Failing To Stop Or Remain At The Scene Of Accident

If you are involved in an accident, you might wonder what the first thing to do is. Should you pull over or call 911? 

Here’s one thing you should never do: drive away. Not only does it abandon those who may require medical attention, but it can result in a criminal charge with serious consequences. Failure to stop or remain at the scene of an accident is an offence both under the Criminal Code (federal level) and the Highway Traffic Act (provincial level).

If you want to learn more about what to do when you’re involved in an accident, keep reading. We’ll tell you exactly what you need to do to avoid this charge:

What To Do At The Scene Of An Accident

When you are involved in an accident, there are a few key things you must do. If you fail to do any of the following, you could be charged.

  1. Stop. Do not drive away if you directly or indirectly cause an accident. You must do more than merely stop, though—you must remain at the scene until the police allow you to leave.
  2. Offer assistance. Make sure to help anyone who may have been injured in the accident. You may need to call an ambulance if their injuries are severe.
  3. Provide your information. You are legally obligated to give your name, address, insurance information, and phone number to everyone involved, including the police.

Neglecting to do any of the above can result in criminal charges. It’s important that you remain at the scene for as long as you’re required—leaving briefly and then returning will not suffice. Even if the people involved do not suffer injuries or damage to their vehicle, make sure you remain at the scene; any form of contact between two vehicles can be considered an accident.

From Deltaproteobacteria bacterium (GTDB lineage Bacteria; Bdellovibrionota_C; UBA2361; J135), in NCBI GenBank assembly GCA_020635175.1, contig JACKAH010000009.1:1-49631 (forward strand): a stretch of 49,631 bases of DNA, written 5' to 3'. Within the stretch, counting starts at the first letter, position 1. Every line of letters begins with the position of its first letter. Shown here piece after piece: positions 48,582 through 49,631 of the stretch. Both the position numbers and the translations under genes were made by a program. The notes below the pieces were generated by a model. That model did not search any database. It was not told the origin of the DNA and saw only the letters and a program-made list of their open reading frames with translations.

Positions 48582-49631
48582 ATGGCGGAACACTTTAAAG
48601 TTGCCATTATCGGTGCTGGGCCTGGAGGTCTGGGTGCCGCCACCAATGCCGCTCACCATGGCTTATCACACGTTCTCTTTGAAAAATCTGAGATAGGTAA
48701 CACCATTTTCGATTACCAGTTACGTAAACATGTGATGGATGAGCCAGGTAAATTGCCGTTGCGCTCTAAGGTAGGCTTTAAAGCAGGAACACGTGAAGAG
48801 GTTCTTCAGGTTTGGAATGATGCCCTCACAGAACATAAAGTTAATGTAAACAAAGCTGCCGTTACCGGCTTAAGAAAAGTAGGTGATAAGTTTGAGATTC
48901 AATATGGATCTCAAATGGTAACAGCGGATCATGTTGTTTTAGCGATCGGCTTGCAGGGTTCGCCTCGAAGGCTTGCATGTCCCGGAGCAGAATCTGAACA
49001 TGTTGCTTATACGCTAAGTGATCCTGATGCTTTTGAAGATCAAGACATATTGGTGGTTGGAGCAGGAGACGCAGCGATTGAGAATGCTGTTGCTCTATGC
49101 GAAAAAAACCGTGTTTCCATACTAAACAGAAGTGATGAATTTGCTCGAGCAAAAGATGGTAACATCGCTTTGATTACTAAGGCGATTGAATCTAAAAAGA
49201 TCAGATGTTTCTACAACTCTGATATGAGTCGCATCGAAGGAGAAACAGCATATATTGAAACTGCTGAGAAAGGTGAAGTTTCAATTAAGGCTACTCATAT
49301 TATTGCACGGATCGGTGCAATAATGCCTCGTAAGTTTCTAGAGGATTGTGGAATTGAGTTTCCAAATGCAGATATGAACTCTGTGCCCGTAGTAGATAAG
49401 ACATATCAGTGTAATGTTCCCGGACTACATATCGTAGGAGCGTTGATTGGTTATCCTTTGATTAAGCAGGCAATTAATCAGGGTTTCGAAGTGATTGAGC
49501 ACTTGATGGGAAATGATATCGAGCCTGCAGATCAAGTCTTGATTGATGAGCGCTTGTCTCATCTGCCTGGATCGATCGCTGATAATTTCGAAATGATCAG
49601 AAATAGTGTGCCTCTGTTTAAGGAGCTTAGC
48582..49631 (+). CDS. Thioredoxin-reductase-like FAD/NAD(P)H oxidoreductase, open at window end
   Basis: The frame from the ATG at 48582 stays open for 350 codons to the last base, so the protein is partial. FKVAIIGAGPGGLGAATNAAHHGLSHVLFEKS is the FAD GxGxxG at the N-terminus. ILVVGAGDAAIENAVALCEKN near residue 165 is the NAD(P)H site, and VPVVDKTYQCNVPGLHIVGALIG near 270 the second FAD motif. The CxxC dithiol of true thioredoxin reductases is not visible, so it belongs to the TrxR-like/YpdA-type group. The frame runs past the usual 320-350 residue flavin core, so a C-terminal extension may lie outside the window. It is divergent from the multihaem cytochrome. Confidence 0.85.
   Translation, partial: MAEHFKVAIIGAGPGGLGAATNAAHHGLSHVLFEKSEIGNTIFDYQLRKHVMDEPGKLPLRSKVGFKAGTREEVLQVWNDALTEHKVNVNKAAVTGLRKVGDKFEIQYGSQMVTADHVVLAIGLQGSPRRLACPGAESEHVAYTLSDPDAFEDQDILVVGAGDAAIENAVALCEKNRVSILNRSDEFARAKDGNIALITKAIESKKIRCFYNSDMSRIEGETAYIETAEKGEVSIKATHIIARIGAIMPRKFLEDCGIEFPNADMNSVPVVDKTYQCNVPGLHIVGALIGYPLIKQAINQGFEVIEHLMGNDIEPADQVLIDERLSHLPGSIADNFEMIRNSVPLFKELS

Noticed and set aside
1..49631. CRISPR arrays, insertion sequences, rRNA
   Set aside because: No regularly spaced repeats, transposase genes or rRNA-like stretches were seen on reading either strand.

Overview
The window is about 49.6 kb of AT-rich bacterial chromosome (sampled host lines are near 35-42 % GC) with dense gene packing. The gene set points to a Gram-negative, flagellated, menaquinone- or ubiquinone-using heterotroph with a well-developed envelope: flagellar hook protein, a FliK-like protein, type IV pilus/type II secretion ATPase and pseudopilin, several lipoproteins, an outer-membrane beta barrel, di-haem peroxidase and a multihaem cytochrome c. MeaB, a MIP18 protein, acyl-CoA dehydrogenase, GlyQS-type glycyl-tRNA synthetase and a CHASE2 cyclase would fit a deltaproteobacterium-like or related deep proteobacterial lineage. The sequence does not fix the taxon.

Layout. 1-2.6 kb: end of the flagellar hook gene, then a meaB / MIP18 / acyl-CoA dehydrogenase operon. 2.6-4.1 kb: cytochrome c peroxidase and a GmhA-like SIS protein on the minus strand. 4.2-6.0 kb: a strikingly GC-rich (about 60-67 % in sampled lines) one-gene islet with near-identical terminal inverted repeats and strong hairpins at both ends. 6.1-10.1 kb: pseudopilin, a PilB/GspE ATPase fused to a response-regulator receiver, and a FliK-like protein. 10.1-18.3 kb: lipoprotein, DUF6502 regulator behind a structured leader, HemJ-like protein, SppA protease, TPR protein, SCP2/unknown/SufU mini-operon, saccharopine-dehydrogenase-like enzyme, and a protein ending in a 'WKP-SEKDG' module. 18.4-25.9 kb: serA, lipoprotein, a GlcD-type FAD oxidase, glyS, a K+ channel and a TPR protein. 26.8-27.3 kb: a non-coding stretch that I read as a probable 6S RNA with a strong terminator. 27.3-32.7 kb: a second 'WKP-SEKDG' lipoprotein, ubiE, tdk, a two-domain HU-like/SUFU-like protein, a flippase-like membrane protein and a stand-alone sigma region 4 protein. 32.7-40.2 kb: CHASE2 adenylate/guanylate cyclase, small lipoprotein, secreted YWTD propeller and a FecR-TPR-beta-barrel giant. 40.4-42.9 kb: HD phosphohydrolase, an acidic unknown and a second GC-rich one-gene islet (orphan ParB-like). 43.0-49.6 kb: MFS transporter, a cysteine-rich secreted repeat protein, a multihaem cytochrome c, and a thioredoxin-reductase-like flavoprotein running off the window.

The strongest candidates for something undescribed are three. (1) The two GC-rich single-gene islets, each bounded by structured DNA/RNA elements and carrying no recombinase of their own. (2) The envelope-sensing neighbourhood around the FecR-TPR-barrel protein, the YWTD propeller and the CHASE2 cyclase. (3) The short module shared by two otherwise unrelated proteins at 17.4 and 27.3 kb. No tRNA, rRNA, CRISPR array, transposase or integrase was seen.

What Happens If You Flee The Scene?

If you fail to remain at the scene of an accident, you could be subject to several penalties, including a fine, demerits, a licence suspension, higher insurance premiums, and even jail time. You will also have a permanent criminal record. Depending on the extent of the vehicle damage and injuries to those involved, punishments may be more severe. Whether you are charged under the Criminal Code or the Highway Traffic Act, you may be subject to these penalties. 

To charge someone with this offence, the Crown must prove several things:

  1. The identity of the driver.
  2. Which vehicle that they drove.
  3. If they fled the scene knowingly.

The prosecutor must provide evidence of these events to prove this charge. They need sufficient proof to convict someone of this offence. 

If you are charged with failure to stop or remain at the scene of an accident, you need a driving offence lawyer in Winnipeg. At Brodsky Amy & Gould, we can help you find reasonable defences for your incident and build a strong case—for example, you may have been unaware that an accident occurred. Give us a call today to work with one of our expert attorneys.